You Can Have "It" All

What does it mean to “have it all”?

It’s a phrase we’ve all heard, but last week in an article for The Atlantic, Anne-Marie Slaughter made “having it all” a hot issue. She says professional working moms really can’t do it in today’s economic and societal structure. Moreover, Slaughter worries that the “have it all” mantra has become more of an admonishment than an encouragement to young women today:

Slaughter’s article touched off a firestorm of responses. Some applauded Slaughter for speaking out on the pressure of “default rules” permeating corporate, academic, and government office culture, while others criticized her for having an unrealistic perspective. Many drew comparisons between Slaughter and another high-profile executive, Sheryl Sandberg, COO of Facebook. Sandberg has gained notoriety for asserting that women can have it all, if they are supremely strategic, creative and ambitious.

But there’s one question no one seems to be asking: What exactly is “it?”

For Slaughter, “it” meant maintaining a healthy marriage and mothering teenage sons in New Jersey, while serving in a dream job as Director of Policy Planning in the U.S. State Department in Washington D.C. (is it any wonder she struggled?). In comparison, Sandberg’s “it” is relatively modest: protecting quality family time while running the world’s most influential social media company. Neither woman is the average working mom, but the tensions they feel resonate beyond their elite careers.

Do you wonder how to have it all? Start by defining your “it.”
I believe many women overlook this step – instead relying on a vague notion of unmitigated success and happiness.

What’s your goal? It doesn’t need to equal Slaughter’s or Sandberg’s. It just doesn’t make sense to have this “it” debate without detailing the priorities that guide our life choices, including where we work and how we work. We can have it all, but that has to be defined and judged only by each individual.

Living by someone else’s standard of success is a recipe for frustration and guilt. Instead, focus on what’s truly important to you. Can you pursue a fulfilling career, a healthy happy family, and a vibrant faith? YES. You absolutely can. Here’s what you can’t do:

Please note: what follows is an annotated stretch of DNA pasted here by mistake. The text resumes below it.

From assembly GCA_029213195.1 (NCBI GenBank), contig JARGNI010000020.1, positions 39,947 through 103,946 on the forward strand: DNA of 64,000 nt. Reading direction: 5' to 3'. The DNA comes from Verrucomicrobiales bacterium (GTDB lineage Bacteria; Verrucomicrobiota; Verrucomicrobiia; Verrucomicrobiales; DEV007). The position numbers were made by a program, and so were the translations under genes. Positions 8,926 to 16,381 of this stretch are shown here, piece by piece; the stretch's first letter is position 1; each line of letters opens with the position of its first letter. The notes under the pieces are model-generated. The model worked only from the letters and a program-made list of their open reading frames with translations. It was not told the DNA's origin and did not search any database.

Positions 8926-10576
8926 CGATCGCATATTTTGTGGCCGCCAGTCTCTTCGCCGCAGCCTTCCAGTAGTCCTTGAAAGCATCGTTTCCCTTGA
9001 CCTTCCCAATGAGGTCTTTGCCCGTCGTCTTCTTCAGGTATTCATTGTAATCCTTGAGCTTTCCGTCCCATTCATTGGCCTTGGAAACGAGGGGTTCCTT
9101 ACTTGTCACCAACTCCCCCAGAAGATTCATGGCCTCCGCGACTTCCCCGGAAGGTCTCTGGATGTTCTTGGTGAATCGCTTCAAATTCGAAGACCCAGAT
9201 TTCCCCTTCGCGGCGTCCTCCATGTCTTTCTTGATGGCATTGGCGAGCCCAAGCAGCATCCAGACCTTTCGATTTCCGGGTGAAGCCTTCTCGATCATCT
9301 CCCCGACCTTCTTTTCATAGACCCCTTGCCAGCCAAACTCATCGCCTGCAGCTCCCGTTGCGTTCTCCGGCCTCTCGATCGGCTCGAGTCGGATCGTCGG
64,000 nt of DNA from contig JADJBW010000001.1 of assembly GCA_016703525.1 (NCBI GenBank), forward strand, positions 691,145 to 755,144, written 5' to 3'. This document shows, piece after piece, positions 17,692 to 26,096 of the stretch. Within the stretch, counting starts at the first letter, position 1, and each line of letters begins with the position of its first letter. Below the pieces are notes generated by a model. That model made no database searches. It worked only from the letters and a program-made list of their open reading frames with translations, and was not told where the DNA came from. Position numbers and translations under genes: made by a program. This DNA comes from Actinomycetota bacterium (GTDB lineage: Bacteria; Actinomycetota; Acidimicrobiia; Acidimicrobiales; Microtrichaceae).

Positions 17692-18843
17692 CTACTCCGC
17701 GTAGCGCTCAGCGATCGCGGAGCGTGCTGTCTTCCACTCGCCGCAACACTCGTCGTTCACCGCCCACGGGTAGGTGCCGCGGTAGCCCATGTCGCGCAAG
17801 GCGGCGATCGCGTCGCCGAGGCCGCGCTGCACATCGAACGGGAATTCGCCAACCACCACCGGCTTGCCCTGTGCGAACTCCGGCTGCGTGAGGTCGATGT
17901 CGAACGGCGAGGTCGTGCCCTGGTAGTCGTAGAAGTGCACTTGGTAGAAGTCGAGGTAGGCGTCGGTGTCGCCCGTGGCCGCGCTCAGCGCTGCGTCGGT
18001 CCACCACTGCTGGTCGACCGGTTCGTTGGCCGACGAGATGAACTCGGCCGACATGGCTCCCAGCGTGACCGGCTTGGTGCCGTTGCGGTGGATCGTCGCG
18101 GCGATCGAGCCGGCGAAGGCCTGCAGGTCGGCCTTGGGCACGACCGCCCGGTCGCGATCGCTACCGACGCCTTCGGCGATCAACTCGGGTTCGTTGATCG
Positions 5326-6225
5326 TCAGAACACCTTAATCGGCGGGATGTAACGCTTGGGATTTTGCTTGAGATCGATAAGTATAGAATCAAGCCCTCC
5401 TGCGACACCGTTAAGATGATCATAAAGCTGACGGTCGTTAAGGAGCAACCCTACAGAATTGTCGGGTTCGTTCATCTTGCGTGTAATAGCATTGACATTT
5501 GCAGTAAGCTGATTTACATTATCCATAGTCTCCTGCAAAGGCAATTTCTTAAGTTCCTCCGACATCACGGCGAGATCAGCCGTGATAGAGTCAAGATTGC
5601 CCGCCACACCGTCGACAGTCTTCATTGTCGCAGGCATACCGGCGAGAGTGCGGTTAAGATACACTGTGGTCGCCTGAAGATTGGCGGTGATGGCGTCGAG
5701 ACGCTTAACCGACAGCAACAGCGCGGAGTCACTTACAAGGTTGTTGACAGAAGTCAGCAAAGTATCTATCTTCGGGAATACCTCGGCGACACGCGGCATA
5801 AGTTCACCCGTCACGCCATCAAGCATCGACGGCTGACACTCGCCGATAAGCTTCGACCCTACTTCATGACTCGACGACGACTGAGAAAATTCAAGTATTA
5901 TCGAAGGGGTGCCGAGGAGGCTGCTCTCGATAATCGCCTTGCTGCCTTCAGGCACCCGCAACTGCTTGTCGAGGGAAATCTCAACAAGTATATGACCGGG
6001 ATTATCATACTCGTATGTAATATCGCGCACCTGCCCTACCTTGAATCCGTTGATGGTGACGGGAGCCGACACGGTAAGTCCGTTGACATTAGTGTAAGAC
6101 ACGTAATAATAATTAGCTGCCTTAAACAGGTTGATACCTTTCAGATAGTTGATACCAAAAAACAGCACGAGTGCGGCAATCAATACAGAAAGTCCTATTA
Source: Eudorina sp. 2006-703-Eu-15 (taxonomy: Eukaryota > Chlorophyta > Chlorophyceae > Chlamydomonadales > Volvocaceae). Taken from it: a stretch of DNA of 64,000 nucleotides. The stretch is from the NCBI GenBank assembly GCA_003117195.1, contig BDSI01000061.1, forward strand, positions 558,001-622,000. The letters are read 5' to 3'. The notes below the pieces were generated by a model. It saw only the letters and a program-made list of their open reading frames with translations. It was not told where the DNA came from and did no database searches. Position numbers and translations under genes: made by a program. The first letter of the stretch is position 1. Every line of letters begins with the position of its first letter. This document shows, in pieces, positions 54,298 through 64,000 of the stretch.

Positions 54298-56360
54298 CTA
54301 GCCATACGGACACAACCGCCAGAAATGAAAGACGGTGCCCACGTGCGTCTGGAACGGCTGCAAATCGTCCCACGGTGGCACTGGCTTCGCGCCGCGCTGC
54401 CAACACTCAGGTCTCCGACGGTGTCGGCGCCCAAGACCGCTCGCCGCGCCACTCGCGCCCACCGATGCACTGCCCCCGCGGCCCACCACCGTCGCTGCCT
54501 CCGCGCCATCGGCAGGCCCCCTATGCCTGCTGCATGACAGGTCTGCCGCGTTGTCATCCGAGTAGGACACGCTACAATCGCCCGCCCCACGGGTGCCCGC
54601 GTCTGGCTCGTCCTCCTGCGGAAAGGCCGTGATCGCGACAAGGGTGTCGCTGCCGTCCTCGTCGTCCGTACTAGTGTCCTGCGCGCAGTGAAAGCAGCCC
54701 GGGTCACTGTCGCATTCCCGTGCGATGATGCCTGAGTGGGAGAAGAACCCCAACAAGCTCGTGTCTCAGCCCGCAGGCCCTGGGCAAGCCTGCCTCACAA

These are realities every working parent (man and woman) faces. And they entail choices. Maybe you swap lower compensation for more time at home. Maybe you give up the flashy career path for a more stable one. Maybe you don’t have as many children as you otherwise might. Or maybe you have kids later in life. Maybe you’re the first to challenge company policies and ask to work from home. Maybe you take a short-term career “time-out.” Maybe, maybe, maybe … It’s a blessing to have these options.

We need to stop pressuring ourselves to achieve some unreachable standard and recognize that in the pursuit of “having it all,” these are choices, not failures. Slaughter calls for cultural and professional changes that could ease the burden on working parents. It’s nice to dream about a world where corporate hours and school schedules matched up. Or one in which the hard work of parenting is as respected as the disciplined training of marathon runners.  It’s not wrong to wish for that world, or to advocate for it when you can. Just don’t get hung up on that dream when you have a life to live right now. Don’t base your expectations on something you can’t control.

That’s my two cents … how about you?
What does having “it” really mean for full-time professionals who are also moms? If you’re single, are you on track for professional success while protecting time for friendships and dating, or are you immersed in work and delaying dating and marriage?